|汉语／漢語, 华语／華語 or 中文
Hànyǔ, Huáyǔ, or Zhōngwén
Hànyǔ (Chinese) written in Hanzi
|Native to||People's Republic of China (PRC, commonly known as China), Republic of China (ROC, commonly known as Taiwan), Singapore, Malaysia, Brunei, the United States, Canada, the Philippines, Australia, Thailand, Vietnam, Indonesia, Mauritius, Peru, and other places with Chinese communities|
|Native speakers||(1.2 billion cited 1984–2000)|
Wu (including Shanghainese)
Yue (including Cantonese-Taishanese)
Eastern Min (including Fuchow)
Southern Min (including Amoy, Taiwanese)
Teochew (including Swatow, Chaozhou, Jieyang, parts of Shanwei/Meizhou)
|Writing system||Chinese characters, zhuyin fuhao, pinyin, Xiao'erjing|
|Official language in||Brunei|
|Recognised minority language in|| United States (minority and auxiliary)
Malaysia (minority and auxiliary)
Philippines (minority and auxiliary)
|Regulated by||In the PRC: National Commission on Language and Script Work
In the ROC: National Languages Committee
In Singapore: Promote Mandarin Council/Speak Mandarin Campaign
|ISO 639-2||chi (B)
|ISO 639-3||zho – inclusive code
cdo – Min Dong
cjy – Jinyu
cmn – Mandarin
cpx – Pu Xian
czh – Huizhou
czo – Min Zhong
gan – Gan
hak – Hakka
hsn – Xiang
mnp – Min Bei
nan – Min Nan
wuu – Wu
yue – Yue
och – Old Chinese
ltc – Late Middle Chinese
lzh – Classical Chinese
Map of the Sinophone world.
Information: Countries identified Chinese as a primary, administrative, or native language Countries with more than 5,000,000 Chinese speakers Countries with more than 1,000,000 Chinese speakers Countries with more than 500,000 Chinese speakers Countries with more than 100,000 Chinese speakersMajor Chinese speaking settlements
|This article contains Chinese text. Without the correct software, you may see question marks, boxes, or other symbols instead of Chinese characters.|
|Chinese languages (Spoken)|
|Literal meaning||Han language|
|Chinese language (Written)|
|Literal meaning||Chinese text|
Chinese includes many regional language varieties, the main ones being Mandarin, Wu, Yue, and Min. These are not mutually intelligible, and many of the regional varieties (especially Min) are themselves a number of non-mutually-intelligible subvarieties. Jerry Norman estimated that there are hundreds of mutually unintelligible varieties of Chinese. As a result, many linguists refer to these varieties as separate languages.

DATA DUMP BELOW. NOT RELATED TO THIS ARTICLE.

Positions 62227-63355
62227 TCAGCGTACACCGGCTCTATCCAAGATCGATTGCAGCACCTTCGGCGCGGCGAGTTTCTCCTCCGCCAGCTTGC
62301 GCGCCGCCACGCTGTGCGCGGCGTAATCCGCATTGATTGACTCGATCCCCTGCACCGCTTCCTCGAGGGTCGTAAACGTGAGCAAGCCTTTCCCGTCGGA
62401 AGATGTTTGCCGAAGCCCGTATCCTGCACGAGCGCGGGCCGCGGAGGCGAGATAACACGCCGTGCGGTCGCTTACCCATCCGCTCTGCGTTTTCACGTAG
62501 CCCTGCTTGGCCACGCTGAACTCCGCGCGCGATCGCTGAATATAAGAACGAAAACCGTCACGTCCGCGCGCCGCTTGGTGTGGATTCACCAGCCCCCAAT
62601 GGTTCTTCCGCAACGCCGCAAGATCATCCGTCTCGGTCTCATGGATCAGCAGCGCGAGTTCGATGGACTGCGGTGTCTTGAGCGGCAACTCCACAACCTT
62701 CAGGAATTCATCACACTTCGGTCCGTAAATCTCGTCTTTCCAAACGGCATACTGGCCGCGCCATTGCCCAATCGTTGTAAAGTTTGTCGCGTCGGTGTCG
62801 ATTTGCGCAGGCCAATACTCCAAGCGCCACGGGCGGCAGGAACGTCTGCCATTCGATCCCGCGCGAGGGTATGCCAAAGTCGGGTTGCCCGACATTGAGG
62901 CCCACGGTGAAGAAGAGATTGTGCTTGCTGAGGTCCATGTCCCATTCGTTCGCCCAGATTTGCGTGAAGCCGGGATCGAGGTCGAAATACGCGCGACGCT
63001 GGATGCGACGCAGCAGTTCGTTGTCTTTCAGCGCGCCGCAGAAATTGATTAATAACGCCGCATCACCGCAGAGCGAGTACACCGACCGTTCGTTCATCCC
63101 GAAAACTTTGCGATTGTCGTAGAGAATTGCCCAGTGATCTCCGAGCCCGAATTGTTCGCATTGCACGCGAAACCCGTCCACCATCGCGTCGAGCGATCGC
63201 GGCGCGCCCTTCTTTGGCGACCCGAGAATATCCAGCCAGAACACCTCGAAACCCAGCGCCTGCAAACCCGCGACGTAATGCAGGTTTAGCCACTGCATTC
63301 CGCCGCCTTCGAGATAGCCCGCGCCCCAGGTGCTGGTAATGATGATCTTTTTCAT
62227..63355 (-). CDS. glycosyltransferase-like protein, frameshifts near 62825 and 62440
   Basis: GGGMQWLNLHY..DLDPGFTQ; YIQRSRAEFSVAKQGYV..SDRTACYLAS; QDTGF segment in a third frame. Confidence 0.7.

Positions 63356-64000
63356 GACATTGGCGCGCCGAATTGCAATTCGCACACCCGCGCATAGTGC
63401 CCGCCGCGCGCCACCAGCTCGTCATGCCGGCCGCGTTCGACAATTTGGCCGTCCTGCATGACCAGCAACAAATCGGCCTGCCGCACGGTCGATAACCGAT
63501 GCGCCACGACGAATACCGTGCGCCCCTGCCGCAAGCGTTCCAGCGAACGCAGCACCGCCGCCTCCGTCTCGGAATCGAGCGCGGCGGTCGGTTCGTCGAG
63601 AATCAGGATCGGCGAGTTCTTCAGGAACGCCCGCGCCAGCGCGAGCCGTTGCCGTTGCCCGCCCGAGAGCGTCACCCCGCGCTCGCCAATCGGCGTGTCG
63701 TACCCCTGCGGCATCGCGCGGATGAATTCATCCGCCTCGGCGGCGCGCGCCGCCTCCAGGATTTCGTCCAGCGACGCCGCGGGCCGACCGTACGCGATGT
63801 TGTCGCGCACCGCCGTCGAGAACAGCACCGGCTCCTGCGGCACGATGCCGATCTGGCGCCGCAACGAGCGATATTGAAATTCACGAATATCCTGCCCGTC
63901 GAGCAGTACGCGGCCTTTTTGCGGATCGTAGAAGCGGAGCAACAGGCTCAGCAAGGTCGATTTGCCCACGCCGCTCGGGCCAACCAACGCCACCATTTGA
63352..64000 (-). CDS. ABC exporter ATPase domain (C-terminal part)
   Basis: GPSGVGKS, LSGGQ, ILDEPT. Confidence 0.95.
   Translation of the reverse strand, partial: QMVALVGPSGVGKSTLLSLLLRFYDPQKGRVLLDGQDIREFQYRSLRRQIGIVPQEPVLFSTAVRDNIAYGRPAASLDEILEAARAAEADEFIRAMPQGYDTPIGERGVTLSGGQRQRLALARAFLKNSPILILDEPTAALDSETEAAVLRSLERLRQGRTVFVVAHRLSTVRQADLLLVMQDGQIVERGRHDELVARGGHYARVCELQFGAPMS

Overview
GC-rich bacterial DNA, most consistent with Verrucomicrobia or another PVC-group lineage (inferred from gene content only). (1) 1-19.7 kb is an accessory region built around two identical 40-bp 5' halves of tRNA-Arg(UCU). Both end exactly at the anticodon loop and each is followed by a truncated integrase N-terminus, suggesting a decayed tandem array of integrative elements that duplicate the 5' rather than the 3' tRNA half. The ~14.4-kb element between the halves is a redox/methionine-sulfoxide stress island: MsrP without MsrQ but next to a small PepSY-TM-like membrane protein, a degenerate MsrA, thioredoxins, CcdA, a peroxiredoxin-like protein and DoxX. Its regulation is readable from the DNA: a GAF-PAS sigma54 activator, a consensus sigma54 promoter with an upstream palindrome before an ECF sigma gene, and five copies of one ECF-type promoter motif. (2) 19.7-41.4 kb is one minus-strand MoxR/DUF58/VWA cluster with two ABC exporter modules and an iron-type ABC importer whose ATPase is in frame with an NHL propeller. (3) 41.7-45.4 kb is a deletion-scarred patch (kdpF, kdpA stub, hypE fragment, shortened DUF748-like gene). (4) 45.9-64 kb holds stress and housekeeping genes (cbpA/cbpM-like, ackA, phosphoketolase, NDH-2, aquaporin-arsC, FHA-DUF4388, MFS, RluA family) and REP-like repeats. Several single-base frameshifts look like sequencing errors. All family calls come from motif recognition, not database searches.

'Chinese' can refer to the written or the spoken languages. Although there are many spoken Chinese languages, they use only one writing system for the language. Differences in speaking are reflected in differences in writing. Official China adopts a similar policy to the one in the Soviet Union. All official documents are written in Mandarin, and Mandarin is taught all over China. They have one standard language for all of the schools in China and Taiwan. It is also a standard for language teaching in some other countries. In English we call it Mandarin. In China they call it "Pǔtōnghuà" or "common to everybody speech." In Taiwan they call it "Guóyǔ" or "language of the whole country". They need a standard language because otherwise many people would not understand each other, despite being in the same country .
Chinese is used by the Han people in China and other ethnic groups who have come into China and are declared Chinese by the Chinese government. Chinese is almost always written in Chinese characters. They are symbols that have meaning, called logograms. They also give some indication of pronunciation. But just as "Xavier" sounds very different in English (ex-aye-vee-er), French (za-vee-aye), and Spanish (hah-veer), the same character can get very different pronunciations among the different kinds of Chinese. Since Chinese characters have been around for at least 3500 years, it is no wonder that people in places far from each other would say them differently, just as "1, 2, 3" can be read differently in different languages.
Chinese people needed to write down pronunciations in dictionaries. Chinese does not have an alphabet, so how to write down sounds was a big problem in the beginning. Nowadays the Mandarin language uses Hanyu pinyin to represent the sounds in Roman letters.
Different languages or dialects of Chinese[change | change source]